Figure 1
figure 1

Comparisons of short and long observation groups with respect to observation of critical times, and handwashing behavior at critical times, Bangladesh, 2007.

Figure 2
figure 2

Comparisons of short and long observation groups with respect to observation of critical times, and handwashing behavior at critical times, Bangladesh, 2007.

For the first comparison, we estimated risk difference (RD) to compare the proportion of caregivers who had at least one event of each type in the short observation group to that in the long observation group (Figure 1). Since start times varied by observation group and some types of events may be more frequent at particular times of day (e.g. defecation early in the day, cooking in mid-day), we introduced into the regression model a categorical variable denoting the start time of the observation. The start time variable was coded as 0 if the observation started between 8:00 am to 9:00 am, as 1 if the observation started between 9:01 to 10:00, and so on.

For the second comparison, we first calculated the mean number of observed events in long observation households. To derive the number of events expected in a 90-minute period, we divided the total number of events observed at each household in the long observation group by 3.33 (the ratio of 5 hours to 90 minutes). Then we compared the mean number of events expected and observed in 90-minutes period using linear regression, with the start time variable included in the model. We report p-values to describe the significance of differences between the number of expected events to the number of observed events in the short observation group in the linear regression model including the start time variable (Figure 2).

For the third comparison, within the long observation households, we assessed whether handwashing behavior observed in the first 90 minutes was associated with handwashing behavior observed during the subsequent 210 minutes (Figure 2). We used the number of handwashing events observed during the first 90 minutes to calculate the expected number of handwashing events during the subsequent 210 minutes. We then used paired t-tests to assess the significance of the difference between the number of events expected and observed during the subsequent 210 minutes. As part of the larger study, we assessed the reactivity of structured observations using bar soap containing an accelerometer [9]. Since these bar soaps were provided only to the long observation households, and respondents’ awareness of the accelerometers may have impacted handwashing behavior, we have not compared short and long observation households with respect to handwashing behavior.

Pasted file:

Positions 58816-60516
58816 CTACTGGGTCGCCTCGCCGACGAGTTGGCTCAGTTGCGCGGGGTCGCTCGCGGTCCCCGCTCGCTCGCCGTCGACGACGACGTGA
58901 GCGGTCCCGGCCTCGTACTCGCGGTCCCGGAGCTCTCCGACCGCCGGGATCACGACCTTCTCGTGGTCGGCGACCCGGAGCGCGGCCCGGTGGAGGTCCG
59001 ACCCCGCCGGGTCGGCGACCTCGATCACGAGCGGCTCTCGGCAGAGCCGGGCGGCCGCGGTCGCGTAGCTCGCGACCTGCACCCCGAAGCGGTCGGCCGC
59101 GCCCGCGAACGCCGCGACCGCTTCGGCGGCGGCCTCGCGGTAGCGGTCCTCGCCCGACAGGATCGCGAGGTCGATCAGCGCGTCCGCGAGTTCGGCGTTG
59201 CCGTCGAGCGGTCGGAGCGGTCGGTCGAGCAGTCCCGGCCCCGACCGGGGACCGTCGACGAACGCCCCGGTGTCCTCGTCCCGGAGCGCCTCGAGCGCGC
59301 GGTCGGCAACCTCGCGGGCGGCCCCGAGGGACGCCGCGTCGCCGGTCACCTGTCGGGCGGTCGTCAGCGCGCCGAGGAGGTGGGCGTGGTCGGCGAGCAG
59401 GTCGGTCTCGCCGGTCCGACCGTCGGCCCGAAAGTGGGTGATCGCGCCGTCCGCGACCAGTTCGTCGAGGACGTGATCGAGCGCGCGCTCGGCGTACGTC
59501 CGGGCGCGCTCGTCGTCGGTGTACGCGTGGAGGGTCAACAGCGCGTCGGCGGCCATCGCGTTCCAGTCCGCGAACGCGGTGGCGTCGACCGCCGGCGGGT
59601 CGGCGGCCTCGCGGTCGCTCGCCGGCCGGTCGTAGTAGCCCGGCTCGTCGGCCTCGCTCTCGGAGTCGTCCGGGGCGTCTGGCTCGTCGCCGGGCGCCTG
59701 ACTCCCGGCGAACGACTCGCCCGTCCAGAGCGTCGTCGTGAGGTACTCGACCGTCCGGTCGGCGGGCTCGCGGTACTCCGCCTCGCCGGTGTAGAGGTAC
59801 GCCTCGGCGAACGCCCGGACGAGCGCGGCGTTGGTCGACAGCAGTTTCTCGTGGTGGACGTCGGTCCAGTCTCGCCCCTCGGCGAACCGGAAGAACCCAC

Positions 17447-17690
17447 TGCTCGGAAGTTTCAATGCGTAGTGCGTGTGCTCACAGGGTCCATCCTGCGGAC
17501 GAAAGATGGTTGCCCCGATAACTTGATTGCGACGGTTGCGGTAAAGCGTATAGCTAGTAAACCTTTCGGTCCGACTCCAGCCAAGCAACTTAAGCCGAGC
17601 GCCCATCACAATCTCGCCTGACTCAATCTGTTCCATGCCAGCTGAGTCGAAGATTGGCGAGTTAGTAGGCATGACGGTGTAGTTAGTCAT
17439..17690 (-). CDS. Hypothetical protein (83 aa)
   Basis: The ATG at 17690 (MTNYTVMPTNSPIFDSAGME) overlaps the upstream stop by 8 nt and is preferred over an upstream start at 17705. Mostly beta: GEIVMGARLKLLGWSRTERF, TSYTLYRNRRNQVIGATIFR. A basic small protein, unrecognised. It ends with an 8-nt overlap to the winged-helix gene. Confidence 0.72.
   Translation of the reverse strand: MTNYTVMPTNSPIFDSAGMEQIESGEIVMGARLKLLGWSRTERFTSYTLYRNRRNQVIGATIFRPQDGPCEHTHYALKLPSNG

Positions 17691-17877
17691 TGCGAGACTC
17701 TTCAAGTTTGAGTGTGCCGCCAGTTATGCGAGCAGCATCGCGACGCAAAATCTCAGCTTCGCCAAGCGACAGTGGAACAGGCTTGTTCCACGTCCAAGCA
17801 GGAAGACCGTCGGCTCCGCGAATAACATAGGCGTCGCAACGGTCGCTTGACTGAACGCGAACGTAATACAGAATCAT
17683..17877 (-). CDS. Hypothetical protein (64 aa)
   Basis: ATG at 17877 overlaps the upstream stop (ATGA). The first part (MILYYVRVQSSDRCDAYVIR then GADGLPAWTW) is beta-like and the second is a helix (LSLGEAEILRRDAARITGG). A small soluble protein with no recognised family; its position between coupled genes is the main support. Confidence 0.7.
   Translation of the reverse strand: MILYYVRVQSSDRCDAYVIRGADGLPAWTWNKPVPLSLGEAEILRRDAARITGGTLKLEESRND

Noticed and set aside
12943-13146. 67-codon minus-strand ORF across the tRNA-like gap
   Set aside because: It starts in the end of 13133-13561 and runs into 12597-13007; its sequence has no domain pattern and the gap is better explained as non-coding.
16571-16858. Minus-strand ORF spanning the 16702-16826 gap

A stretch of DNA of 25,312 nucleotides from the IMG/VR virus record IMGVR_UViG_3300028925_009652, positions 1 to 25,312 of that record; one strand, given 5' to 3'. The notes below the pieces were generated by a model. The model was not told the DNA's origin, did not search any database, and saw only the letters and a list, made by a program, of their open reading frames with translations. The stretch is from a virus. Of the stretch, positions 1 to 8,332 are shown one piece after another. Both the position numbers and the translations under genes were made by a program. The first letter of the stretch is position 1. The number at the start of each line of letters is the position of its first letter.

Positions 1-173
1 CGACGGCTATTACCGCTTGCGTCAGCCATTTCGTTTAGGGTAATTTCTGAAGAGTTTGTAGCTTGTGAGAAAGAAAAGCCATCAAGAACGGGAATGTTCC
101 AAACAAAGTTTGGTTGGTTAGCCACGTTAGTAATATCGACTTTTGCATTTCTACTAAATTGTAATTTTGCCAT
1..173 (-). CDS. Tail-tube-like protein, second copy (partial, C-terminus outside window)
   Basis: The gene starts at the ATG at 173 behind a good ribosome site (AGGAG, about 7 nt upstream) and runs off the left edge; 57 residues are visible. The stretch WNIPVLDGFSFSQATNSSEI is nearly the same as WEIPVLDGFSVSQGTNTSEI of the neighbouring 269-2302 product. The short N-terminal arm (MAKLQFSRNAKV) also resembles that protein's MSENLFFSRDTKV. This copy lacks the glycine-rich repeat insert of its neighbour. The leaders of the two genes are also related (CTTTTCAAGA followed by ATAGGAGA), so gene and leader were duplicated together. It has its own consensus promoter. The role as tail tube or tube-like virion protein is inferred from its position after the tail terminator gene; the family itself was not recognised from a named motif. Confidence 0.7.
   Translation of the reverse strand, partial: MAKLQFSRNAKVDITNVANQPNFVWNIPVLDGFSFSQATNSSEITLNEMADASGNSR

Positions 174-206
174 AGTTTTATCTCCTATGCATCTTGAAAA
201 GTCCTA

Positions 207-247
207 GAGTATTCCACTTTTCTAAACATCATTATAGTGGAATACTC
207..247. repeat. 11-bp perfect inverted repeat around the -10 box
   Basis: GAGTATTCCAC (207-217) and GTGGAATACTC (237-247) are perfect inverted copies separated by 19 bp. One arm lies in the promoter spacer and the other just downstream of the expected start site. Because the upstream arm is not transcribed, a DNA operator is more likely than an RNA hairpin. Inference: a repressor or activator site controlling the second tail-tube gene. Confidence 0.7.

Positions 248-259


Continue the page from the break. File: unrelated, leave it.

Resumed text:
Fifty caregivers each were enrolled into the long observation and short observation groups. Observation of one long observation household was not possible because of absence of the primary caregiver and her child during the scheduled day. The field team started long observations between 9:07 am and 11:09 am. The field team started observations between 9:00 am and 12:00 noon in 68% (34) of short observation households. Starting times ranged from 8:18 to 11:43 am for the first set of short observations and 11:45 am to 1:03 pm for the second set of short observations. For comparison of short versus long observation groups (Figure 1), at least one critical event was detected for 93% of caregivers in both groups (Table 1). Observation of at least one critical event was much higher in the long observation group than in the short observation group.

Table 1 Proportion of households with at least one observed event of critical times for handwashing, by duration of observations

We compared the mean number of events observed in the short observation group, to the expected number (as estimated using data from long observation households) for each of the events of interest (Table 2). The mean numbers of observed events of food preparation, food serving and feeding children were higher than the expected number, but differences between observed and expected numbers were not statistically significant(food preparation: p = 0.38; food serving: p = 0.12; child feeding: p = 0.61). The mean number of observed of eating (p < 0.05) and defecation (p = 0.06) events were lower than expected. There was no significant difference between the mean number of observed and number of expected events of cleaning children who had defecated (observed mean = 0.25, expected mean = 0.22; p = 0.52).

Table 2 Comparison of observed and expected number of critical events for handwashing during structured observation (SO) among households during a 90-minute observation, rural Bangladesh, 2007

Overall and at the following critical events, observed handwashing with soap was less frequent than expected in the latter 210 minutes of the structured observation: before food preparation, before eating, before feeding a child, and after cleaning a child who had defecated (Figure 2 and Table 3). No defecation event was recorded in the initial 90 minutes of long observation group and, thus, we could not compare observed handwashing after defecation to expected. Notably, observed handwashing with or without soap was more frequent than expected in the latter 210 minutes for all critical times, except for feeding a child.

Table 3 Comparison of observed handwashing during the latter 210 minutes of observation, compared to expected handwashing based on observed behavior during the first 90 minutes of 5-hour structured observations, rural Bangladesh, 2007